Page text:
The calendar said it was mid-winter, but past the palm trees and coeds in flip-flops, Northport's Katie Ciaci approached the Stephen O'Connell Center on the University of Florida campus.
Inside, the lacrosse recruit found 11,000 fans clad in orange and blue - for a gymnastics meet.
"Where else do you see that?" the Florida freshman said in a recent telephone interview from Gainesville.
Welcome to Gator Country, where football reigns supreme, but national champions come in all shapes and sizes.
A national title was the expectation when athletic director Jeremy Foley hired Amanda O'Leary in the summer of 2007 to be the coach of the new women's lacrosse program for the inaugural 2010 season. Since lacrosse was still a foreign game to most southerners, Florida snatched a proven commodity in O'Leary, who had spent 14 years leading Yale.
The Gators gave her a new $15-million facility, including a 1,500-seat stadium all to themselves - Florida doesn't field a men's team - and all the resources of one of the largest athletic departments in the country. All she needed was a team.
O'Leary began in Maryland (of the 29-player roster, consisting of 24 freshmen, 18 hail from the Old Line State), but she also made sure to establish a pipeline to the place she calls "a mecca of girls lacrosse" - Long Island.
She sent shock waves nationally when Inside Lacrosse magazine tabbed her 2009 recruiting class as tops in the country. Locally, her impact was felt in quality over quantity. Three Long Islanders are playing for the Gators this season, with at least two more on the way.
Ciaci, Janine Hillier of Farmingdale and Natalie Melaniff of Wantagh are members of this year's team. Ciaci was a two-time high school All-American, as was Hillier, who won a Class A state title with the Dalers last season, and Melaniff was All-County.
Commack senior Kelsey Dlugos, an All-County performer, is one of five members of the 2010 recruiting class, but O'Leary's latest coup was a verbal commitment last October from Northport junior Shannon Gilroy, Long Island's leading scorer last season with 113 goals.
"I was sold [on Florida] right away," said Hillier, who has four goals and four assists this season. "When I stepped off the plane and it was 75 degrees, I was like 'OK, I can get used to this.' Then I got to the campus and it's drop-dead gorgeous. It's a perfect place for me."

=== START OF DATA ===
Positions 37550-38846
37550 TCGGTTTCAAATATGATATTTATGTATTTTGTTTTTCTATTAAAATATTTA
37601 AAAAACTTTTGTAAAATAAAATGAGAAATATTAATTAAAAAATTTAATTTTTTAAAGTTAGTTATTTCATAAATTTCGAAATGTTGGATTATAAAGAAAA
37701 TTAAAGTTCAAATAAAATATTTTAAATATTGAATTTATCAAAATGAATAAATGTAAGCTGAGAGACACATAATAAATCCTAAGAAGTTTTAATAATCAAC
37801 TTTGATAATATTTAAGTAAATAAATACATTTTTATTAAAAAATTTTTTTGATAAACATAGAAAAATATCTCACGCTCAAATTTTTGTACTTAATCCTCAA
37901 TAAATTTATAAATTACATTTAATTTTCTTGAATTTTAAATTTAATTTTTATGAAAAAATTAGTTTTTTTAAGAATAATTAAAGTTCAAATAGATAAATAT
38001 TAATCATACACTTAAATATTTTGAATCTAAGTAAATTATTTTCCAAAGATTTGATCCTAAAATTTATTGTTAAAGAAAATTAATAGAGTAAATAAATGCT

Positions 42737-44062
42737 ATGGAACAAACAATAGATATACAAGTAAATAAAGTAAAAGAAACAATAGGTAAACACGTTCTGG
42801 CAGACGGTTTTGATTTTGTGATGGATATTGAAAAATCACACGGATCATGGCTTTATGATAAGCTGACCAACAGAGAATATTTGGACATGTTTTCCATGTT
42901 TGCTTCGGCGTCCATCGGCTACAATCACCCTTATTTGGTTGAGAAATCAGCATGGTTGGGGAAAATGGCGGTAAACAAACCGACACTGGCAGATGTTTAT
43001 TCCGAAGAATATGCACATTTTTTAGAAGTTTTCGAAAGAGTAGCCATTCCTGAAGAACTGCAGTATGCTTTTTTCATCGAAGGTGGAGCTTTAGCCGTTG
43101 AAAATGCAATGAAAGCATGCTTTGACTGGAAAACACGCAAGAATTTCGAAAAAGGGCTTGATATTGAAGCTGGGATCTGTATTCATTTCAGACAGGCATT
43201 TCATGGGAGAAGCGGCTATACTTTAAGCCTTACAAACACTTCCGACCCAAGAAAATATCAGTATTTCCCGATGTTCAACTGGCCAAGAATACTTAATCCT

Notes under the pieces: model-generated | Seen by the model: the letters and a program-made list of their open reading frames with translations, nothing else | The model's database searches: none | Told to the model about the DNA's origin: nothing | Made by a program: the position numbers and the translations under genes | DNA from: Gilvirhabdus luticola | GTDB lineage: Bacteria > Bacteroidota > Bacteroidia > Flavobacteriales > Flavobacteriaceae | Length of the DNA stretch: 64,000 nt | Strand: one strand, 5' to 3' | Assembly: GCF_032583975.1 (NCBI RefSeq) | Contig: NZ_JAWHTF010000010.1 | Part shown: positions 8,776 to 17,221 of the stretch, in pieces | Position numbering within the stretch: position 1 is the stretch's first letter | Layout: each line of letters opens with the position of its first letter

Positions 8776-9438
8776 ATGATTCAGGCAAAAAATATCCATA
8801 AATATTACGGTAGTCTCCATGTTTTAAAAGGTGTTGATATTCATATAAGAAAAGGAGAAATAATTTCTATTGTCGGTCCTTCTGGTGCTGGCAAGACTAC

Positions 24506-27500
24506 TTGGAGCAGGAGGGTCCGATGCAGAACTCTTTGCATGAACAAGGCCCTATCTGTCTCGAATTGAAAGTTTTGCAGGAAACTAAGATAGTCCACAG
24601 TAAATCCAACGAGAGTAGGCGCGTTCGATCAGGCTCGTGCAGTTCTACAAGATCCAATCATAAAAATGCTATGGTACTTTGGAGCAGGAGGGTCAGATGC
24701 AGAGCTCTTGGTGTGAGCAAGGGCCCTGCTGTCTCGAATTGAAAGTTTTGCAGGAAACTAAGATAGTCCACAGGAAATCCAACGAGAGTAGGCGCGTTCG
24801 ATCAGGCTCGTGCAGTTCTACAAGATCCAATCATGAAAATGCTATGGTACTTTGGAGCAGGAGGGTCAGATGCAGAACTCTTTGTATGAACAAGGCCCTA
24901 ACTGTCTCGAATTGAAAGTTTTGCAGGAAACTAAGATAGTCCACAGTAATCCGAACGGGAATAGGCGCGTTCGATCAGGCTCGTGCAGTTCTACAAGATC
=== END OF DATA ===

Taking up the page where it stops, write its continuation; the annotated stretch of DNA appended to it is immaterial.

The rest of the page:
"One of the major things was that it was a new program and I'd be able to make history down here," said Ciaci, who was the first Long Islander to commit to play in Gainesville. "We have to work toward winning a national championship."
Northport's Gilroy had her pick of the litter when it came to her college search. She acknowledged an interest in Northwestern, the five-time defending NCAA champion who scooped up seven of the best Long Island players the past two years, including New York State's all-time leading scorer Shannon Smith of West Babylon. But, like her former teammate Ciaci, Gilroy wanted to blaze her own trail.
"I wanted to go to a school that I can help win a national championship instead of insisting to win one," she said. "I couldn't find one thing I didn't like at Florida, so I went with my gut feeling."
Gilroy's early commitment was yet another shot across the bow of the traditional powerhouses, but O'Leary, who can't comment on recruits until they are signed, said a recruiting class can't truly be judged until it has a full body of work. But, she added, "You can wake up every morning with a big smile on your face knowing you're getting the top recruits in the country," she said.
Northwestern coach Kelly Amonte Hiller, who was recruited by O'Leary to play at Maryland when O'Leary was an assistant there, wrote in an e-mail: "[O'Leary] has had a lot of time to focus on recruiting in the last two years and she has done a tremendous job."
The standing room only crowd of 2,114 for the program's debut, a 16-6 win over Jacksonville, wasn't the same kind of crowd at the gymnastics meet Ciaci attended as a recruit. But she and her L.I. sisters are well on their way toward putting lacrosse on the map in Central Florida.
"Long Island produces some of the best lax players out there," Ciaci said. "And we want to be the best down here."